10.2. Lesson: Web Feature Services¶
A Web Feature Service (WFS) provides its users with GIS data in formats that can be loaded directly in QGIS. Unlike a WMS, which provides you only with a map which you can’t edit, a WFS gives you access to the features themselves.
The goal for this lesson: To use a WFS and understand how it differs from a WMS.
10.2.1. Follow Along: Loading a WFS Layer¶
Start a new map. This is for demo purposes and won’t be saved.
Click the New button.
In the dialog that appears, enter the Name as
nsidc.organd the URL as
Click OK, and the new connection will appear in your Server connections.
Click the Connect. A list of the available layers will appear:
Uncheck the Only request features overlapping the view extent option below the layers list, since your current map canvas may not cover our area of interest: Antarctica.
Find the layer antarctica_country_border. You can use the Filter box at the top.
Click on the layer to select it:
Find and select also the layer south_poles_wfs. You might need to hold Ctrl.
It may take a while to load the layers. When they are loaded, they will appear in the map, showing the outlines of Antarctica and a few points over.
How is this different from having a WMS layer?
Select any of the layers and you’ll notice that feature selection and attribute table tools are enabled. These are vector layers.
Select the south_poles_wfs layer and open its attribute table. You should see this:
Since the points have attributes, we are able to label them, as well as change their symbology. Here’s an example:
10.2.1.1. Differences from WMS layers¶
A Web Feature Service returns the layer itself, not just a map rendered from it. This gives you direct access to the data, meaning that you can change its symbology and run analysis functions on it. However, this is at the cost of much more data being transmitted. This will be especially obvious if the layers you’re loading have complicated shapes, a lot of attributes, or many features; or even if you’re just loading a lot of layers. WFS layers typically take a very long time to load because of this.
10.2.2. Follow Along: Querying a WFS Layer¶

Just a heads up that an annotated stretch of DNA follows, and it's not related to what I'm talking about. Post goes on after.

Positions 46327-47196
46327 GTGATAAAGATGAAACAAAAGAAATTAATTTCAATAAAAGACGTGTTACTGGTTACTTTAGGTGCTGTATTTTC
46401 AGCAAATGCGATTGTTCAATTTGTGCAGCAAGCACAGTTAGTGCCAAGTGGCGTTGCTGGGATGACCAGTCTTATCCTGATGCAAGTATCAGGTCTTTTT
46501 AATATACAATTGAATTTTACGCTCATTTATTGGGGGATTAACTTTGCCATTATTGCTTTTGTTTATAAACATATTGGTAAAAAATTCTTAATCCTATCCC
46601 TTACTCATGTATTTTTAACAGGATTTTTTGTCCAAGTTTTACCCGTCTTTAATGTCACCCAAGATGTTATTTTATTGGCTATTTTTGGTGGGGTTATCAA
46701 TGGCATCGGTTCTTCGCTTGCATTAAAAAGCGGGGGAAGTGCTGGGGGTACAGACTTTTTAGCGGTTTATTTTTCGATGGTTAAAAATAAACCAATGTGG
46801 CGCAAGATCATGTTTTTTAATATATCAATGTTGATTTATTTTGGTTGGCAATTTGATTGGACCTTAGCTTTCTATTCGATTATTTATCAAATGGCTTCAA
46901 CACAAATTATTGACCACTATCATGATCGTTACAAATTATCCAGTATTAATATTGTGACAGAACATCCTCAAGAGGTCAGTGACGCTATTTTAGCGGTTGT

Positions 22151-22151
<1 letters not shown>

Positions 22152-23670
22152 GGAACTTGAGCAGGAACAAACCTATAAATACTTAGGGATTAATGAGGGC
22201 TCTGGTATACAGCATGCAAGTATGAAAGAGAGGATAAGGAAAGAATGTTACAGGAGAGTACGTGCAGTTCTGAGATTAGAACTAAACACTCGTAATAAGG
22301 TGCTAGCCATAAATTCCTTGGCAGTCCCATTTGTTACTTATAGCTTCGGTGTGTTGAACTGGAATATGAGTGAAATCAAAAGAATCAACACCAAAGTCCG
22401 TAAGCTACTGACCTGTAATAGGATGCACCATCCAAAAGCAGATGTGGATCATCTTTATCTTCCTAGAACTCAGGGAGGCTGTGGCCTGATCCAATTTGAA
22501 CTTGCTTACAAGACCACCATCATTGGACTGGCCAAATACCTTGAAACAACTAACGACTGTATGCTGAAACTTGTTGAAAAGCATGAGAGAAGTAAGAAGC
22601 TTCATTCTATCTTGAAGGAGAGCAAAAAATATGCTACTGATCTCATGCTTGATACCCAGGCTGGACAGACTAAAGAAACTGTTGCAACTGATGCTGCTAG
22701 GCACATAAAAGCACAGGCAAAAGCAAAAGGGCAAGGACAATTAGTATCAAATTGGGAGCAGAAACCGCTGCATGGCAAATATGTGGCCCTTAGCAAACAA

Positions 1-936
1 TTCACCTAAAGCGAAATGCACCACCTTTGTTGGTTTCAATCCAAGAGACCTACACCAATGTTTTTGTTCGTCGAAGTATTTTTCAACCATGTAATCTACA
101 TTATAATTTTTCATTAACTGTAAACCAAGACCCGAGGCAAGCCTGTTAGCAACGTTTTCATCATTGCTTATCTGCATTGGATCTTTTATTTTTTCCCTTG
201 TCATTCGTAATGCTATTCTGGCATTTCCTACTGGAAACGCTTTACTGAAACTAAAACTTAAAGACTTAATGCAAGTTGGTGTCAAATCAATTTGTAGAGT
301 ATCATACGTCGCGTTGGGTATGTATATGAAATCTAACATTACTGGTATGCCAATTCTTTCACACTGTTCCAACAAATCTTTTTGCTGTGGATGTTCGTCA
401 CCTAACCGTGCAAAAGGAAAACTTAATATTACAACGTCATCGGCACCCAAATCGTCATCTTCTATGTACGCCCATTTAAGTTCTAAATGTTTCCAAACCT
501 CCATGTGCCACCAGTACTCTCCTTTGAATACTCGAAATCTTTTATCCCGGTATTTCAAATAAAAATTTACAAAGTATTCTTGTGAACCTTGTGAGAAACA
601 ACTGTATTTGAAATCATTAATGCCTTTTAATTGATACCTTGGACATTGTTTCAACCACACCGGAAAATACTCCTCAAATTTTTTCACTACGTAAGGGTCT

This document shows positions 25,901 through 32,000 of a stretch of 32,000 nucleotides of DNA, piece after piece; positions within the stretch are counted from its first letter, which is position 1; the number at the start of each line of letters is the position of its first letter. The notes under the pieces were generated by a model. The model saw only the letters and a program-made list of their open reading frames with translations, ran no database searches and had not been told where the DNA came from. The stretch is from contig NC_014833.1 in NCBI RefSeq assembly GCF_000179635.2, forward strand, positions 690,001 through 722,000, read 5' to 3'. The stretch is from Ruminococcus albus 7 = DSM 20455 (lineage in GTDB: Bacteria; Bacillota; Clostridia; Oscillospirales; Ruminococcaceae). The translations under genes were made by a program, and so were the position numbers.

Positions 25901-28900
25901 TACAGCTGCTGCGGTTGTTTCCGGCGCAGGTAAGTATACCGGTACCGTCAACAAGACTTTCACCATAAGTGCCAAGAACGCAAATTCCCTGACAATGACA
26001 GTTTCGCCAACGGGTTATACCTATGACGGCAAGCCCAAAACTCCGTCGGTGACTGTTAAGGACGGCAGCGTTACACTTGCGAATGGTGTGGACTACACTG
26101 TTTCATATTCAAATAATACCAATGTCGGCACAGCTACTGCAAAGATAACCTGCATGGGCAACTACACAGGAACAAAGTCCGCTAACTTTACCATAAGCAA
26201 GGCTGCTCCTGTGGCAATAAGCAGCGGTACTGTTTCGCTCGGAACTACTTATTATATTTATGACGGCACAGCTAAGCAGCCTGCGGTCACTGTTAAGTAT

Although it is of possible to query a WFS layer after having loaded it, it’s often more efficient to query it before you load it. That way, you’re only requesting the features you want, meaning that you use far less bandwidth.
For example, on the WFS server we’re currently using, there is a layer called countries (excluding Antarctica). Let’s say that we want to know where South Africa is relative to the south_poles_wfs layer (and perhaps also the antarctica_country_border layer) that’s already been loaded.
There are two ways to do this. You can load the whole countries … layer, and then build a query as usual once it’s loaded. However, transmitting the data for all the countries in the world and then only using the data for South Africa seems a bit wasteful of bandwidth. Depending on your connection, this dataset can take several minutes to load.
The alternative is to build the query as a filter before even loading the layer from the server.
Enable the WFS / OGC API Features tab in the Data Source Manager dialog
Connect to the server we used before and you should see the list of available layers.
Find and double-click the countries (excluding Antarctica) layer. The layer name is
country_borders_excluding_antarctica. You can also select the layer and press Build query button at the bottom of the dialog:
In the dialog that appears, type the following
SELECT * FROM country_borders_excluding_antarctica WHERE "Countryeng" = 'South Africa'query in the SQL Statement box.
The expression used will appear as the Sql value of the target layer:
Click Add with the layer selected as above. Only the country with the
South Africawill load from that layer:
You don’t have to, but if you tried both methods, you’ll notice that this is a lot faster than loading all the countries before filtering them!
10.2.2.1. Notes on WFS availability¶
It is rare to find a WFS hosting features you need, if your needs are very specific. The reason why Web Feature Services are relatively rare is because of the large amounts of data that must be transmitted to describe a whole feature. It is therefore not very cost-effective to host a WFS rather than a WMS, which sends only images.
The most common type of WFS you’ll encounter will therefore probably be on a local network or even on your own computer, rather than on the Internet.
10.2.3. In Conclusion¶
WFS layers are preferable over WMS layers if you need direct access to the attributes and geometries of the layers. However, considering the amount of data that needs to be downloaded (which leads to speed problems and also a lack of easily available public WFS servers) it’s not always possible to use a WFS instead of a WMS.
10.2.4. What’s Next?¶
Next, you’ll see how to use QGIS Server to provide OGC services.